Syrian President Bashar al-Assad has affirmed that his country’s chemical weapon stockpiles would be handed over to an international body, but credited his government’s decision to Russian persuasion rather than intimidation by the United States.
Mr. Assad told Russian television channel Rossiya 24 on Thursday that his government had taken this decision “in response to Russia’s initiative and not over the fear of U.S. aggressive threats”. He added: “Damascus will pass all documents needed for the country to join the Chemical Weapons Convention in the United Nations Organisation”.
Syria’s pledge at the highest level to eliminate its chemical weapon stocks is expected to strengthen Russia’s diplomatic hand in seeking a peaceful settlement of the Syrian crisis.
As the Syrian President spoke, Russian Foreign Minister Sergei Lavrov was heading to Geneva for a meeting with his U.S counterpart, John Kerry, later on Thursday night. Before emplaning for the Swiss highlands, Mr. Lavrov provided a quick preview of his likely deliberations with Mr. Lavrov. Speaking in the Kazakh capital, Astana, he said his meeting with Mr. Kerry would be in the presence of Russian and U.S. chemical weapons experts who “have the necessary knowledge to identify relevant solutions to such issues”.
“It is necessary to ensure Syria’s adherence to the Organisation for the Prohibition of Chemical Weapons [OPCW], which would entail a declaration of Syria’s chemical weapons storage sites and the disclosure of its chemical [weapons] programme,” he said.
Outlining the road to disarmament, Mr. Lavrov said Syria would have to first sign the Chemical Weapons Convention, which bans manufacture, storage and use of the weapons. Russia’s Kommersant newspaper, quoting a diplomat, said Damascus would then be asked to declare the sites of its chemical weapons to the OPCW, to be verified by inspectors.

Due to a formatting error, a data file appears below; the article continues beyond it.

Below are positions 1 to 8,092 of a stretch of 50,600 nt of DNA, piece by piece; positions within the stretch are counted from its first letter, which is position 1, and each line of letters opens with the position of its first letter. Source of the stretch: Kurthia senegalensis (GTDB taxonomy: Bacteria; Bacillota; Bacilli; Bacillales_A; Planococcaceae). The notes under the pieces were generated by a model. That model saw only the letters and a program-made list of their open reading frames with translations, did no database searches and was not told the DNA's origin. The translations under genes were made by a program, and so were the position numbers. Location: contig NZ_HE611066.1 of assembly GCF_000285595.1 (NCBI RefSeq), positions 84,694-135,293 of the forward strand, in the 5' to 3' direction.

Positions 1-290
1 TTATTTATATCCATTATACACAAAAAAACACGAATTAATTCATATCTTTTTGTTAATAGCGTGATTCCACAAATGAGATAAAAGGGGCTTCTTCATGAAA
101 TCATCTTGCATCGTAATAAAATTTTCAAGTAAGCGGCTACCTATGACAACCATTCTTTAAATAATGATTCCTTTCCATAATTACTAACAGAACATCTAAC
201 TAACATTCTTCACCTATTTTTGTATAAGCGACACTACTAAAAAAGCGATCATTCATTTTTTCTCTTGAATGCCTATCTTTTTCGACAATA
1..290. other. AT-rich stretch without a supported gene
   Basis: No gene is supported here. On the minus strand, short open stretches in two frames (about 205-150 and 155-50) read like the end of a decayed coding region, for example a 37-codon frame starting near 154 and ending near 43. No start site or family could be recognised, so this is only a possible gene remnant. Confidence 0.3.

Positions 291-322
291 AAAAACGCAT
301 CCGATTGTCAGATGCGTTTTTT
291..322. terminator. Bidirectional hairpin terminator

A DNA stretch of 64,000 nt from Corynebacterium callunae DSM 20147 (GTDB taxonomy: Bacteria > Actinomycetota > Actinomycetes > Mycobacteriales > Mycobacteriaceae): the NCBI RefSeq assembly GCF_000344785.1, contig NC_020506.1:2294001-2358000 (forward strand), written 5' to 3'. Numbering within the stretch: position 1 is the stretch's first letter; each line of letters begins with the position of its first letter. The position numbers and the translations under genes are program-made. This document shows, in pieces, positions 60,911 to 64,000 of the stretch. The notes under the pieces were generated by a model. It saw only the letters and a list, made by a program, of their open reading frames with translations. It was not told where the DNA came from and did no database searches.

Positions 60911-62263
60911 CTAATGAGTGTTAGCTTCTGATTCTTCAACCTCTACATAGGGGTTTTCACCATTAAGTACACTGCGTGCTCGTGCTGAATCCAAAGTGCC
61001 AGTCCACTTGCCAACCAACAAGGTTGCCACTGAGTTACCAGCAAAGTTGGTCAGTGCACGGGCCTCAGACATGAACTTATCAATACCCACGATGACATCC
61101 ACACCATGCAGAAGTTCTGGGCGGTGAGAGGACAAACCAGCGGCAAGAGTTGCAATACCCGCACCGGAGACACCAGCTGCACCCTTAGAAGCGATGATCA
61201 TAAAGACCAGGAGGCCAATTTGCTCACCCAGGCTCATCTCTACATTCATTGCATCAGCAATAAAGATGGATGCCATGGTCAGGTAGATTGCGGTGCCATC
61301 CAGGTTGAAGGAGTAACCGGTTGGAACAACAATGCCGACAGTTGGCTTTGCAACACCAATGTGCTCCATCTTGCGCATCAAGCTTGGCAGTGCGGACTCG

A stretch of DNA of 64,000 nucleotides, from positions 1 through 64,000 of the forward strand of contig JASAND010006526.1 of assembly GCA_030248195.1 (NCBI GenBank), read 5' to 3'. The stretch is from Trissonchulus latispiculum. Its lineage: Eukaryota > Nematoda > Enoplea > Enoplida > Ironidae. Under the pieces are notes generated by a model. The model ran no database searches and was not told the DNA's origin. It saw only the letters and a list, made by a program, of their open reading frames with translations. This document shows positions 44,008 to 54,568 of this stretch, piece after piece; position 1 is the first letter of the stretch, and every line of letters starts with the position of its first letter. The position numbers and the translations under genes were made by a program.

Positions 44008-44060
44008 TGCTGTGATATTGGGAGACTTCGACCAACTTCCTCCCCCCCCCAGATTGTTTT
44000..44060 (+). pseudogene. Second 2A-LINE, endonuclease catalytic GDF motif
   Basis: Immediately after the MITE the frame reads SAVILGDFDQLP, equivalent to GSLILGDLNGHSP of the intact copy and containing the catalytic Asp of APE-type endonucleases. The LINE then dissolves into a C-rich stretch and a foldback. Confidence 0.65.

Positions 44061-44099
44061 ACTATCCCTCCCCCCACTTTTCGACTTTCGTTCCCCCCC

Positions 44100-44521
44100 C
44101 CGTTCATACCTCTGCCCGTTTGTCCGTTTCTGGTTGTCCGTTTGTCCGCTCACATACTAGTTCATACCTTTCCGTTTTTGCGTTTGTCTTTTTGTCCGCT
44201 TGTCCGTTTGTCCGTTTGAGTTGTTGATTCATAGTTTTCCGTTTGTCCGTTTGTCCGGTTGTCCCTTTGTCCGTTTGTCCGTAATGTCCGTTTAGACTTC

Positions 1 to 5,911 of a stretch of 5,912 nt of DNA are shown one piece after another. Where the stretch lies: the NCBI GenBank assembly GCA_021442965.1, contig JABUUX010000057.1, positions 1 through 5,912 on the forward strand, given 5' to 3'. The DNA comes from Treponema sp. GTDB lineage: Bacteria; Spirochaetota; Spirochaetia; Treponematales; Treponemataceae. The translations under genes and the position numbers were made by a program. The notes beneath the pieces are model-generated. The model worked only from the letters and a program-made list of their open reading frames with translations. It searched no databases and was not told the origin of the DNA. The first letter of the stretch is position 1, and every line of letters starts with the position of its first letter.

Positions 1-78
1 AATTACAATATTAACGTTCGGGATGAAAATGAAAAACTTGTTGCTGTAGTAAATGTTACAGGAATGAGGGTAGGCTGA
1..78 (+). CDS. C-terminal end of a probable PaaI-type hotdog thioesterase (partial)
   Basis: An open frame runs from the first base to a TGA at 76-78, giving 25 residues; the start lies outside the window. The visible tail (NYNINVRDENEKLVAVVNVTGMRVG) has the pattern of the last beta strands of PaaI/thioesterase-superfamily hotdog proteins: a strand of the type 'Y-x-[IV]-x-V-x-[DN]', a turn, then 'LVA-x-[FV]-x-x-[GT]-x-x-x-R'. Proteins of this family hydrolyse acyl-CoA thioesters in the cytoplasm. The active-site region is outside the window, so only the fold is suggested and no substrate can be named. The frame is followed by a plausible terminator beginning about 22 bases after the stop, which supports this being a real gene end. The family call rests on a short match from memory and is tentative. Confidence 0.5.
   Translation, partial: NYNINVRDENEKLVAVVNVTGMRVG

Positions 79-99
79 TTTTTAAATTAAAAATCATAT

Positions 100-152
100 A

Ahead of the meeting with Mr. Lavrov, Mr. Kerry was to meet Lakhdar Brahimi, the United Nations envoy on Syria, who was likely to come into the limelight once the stalled political process resumes.
Meanwhile, Iran — a key ally of Damascus — has expressed scepticism over U.S. intentions to persevere with talks over the long haul.
Iran’s Supreme Leader Ayatollah Ali Khamenei said on Wednesday he hoped “that the new U.S. approach on Syria will be serious and far from political games”.
“If so, it will mean that the U.S. is returning from its self-centred and wrong approach [that it had adopted] in the last few weeks,” he added.
Iran’s newly-appointed Foreign Minister Javad Zarif also hinted at what he perceived was Washington’s biased approach to the conflict, because of its failure to act on information provided by Tehran that the Syrian opposition was being armed with chemical weapons. In an interview with the English-language Press TV, Mr. Zarif said: “We have indications and we have shared those indications in the past with the United States and with others … [that] extremely dangerous chemical weapons were being smuggled into Syria to armed groups that are fighting the Syrian people and the Syrian government.”